Addis Ababa, the capital city of Ethiopia, is at the heart of one of Africa’s most fascinating countries. It is the ideal get way to and from most of Africa, the Middle East, Asia and Europe. Addis Ababa is an important administrative center not only for Ethiopia but also for the whole of Africa. The headquarter of the UN EconomicCommission for Africa was established here in 1958 and is also the home of the African Union Secretariat. Characterized by wide avenues and fine architecture, the capital is a delightful place to explore.
The site of Addis Ababa was chosen by Empress Taytu Betul and the city was founded in 1886 by Emperor Menelik II. Menelik, as initially a King of the Shewa province, had found Mount Entoto a useful base for military operations in the south of his realm, and in 1879 he visited the reputed ruins of a medieval town, and an unfinished rock church that showed proof of the medieval empire's capital in the area before the campaigns of Ahmad Ibn Ibrihim. His interest in the area grew when his wife Taytu began work on a church on Mount Entoto, and Menelik endowed a second church in the area.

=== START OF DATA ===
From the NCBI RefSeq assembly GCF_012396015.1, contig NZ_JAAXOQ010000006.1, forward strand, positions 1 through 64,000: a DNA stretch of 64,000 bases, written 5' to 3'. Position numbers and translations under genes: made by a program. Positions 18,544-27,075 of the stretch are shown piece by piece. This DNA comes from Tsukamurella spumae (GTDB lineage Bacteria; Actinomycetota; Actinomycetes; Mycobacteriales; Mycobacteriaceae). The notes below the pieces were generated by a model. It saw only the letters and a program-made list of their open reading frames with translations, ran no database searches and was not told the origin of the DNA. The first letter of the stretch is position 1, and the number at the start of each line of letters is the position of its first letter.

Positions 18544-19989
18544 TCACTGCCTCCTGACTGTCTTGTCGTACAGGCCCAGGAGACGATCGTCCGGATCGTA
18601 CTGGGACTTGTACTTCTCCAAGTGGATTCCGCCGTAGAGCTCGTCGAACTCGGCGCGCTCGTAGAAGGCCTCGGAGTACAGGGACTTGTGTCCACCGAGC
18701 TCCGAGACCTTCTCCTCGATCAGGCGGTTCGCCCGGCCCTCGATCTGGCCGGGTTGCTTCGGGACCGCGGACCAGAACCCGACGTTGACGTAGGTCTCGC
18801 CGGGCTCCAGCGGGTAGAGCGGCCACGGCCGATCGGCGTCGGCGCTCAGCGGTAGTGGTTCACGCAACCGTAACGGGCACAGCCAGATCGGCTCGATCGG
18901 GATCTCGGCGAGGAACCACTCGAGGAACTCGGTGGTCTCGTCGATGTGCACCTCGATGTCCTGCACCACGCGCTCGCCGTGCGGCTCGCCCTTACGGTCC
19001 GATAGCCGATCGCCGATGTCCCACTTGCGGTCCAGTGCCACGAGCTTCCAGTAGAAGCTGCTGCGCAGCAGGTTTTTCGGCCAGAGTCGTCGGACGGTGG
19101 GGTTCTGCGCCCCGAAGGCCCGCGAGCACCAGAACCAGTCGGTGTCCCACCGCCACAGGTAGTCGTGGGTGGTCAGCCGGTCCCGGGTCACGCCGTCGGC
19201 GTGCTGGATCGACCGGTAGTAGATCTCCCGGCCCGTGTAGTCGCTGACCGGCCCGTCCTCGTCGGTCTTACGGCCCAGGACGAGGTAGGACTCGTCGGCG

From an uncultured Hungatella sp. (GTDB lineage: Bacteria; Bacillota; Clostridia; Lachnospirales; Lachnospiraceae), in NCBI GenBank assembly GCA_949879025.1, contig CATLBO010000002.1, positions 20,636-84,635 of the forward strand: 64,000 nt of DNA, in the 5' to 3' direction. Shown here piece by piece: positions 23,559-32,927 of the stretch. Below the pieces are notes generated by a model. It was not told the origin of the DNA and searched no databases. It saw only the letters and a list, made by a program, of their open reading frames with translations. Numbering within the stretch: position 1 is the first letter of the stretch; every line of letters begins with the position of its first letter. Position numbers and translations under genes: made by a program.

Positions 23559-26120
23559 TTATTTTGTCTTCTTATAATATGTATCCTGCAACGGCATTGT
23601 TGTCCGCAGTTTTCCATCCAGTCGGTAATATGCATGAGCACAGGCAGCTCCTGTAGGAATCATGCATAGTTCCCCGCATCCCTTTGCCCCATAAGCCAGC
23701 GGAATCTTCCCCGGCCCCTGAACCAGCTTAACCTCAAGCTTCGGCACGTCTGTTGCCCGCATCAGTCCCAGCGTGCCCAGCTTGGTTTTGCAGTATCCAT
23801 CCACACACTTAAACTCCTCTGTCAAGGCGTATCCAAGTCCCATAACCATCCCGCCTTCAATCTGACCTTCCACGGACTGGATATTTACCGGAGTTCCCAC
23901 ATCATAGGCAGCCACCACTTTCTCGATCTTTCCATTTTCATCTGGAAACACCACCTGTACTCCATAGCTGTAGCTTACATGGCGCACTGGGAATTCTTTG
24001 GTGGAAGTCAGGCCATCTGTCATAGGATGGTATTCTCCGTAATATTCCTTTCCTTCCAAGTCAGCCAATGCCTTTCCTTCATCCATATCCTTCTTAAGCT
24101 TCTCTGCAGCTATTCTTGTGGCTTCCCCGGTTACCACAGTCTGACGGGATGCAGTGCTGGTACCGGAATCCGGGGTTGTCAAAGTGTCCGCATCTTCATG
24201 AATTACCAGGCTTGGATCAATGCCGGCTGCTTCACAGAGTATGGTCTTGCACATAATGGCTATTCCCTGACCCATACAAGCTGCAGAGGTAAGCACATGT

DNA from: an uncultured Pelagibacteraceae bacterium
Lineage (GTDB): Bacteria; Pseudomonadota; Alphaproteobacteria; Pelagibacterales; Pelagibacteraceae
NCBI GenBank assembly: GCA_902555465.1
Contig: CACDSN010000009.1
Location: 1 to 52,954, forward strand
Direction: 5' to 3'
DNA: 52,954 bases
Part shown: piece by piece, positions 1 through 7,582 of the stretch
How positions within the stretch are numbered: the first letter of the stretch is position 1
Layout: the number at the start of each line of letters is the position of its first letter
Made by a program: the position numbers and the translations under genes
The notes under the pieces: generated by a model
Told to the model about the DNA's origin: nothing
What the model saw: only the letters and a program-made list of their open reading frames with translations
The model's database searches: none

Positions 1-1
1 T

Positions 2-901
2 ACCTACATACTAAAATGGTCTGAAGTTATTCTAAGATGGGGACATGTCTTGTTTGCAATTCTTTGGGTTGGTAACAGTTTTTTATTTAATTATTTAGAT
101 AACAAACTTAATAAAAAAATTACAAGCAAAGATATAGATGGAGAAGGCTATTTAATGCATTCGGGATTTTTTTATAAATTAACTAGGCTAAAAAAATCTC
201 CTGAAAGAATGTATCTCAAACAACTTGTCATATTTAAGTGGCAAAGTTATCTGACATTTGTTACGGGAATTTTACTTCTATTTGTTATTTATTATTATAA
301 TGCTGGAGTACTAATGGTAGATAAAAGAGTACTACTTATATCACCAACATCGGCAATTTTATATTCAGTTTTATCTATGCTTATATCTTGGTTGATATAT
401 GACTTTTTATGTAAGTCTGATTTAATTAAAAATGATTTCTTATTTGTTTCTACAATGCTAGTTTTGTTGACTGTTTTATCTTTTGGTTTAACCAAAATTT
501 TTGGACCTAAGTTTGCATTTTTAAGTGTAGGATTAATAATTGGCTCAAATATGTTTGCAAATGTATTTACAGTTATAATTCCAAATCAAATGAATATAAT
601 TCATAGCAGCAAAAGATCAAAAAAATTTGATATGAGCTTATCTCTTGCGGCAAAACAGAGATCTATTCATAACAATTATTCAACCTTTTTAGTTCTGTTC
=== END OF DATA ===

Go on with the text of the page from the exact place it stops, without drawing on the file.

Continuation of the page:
Today the city has a population of about 4 million people. The city of Addis Ababa boasts of four old palaces, many old and new Ethiopian Orthodox churches and mosques, about 13 monuments, 10 museums including the national museum which is the home of “Lucy” and a number of parks and markets with Mercato the largest open air market in Africa.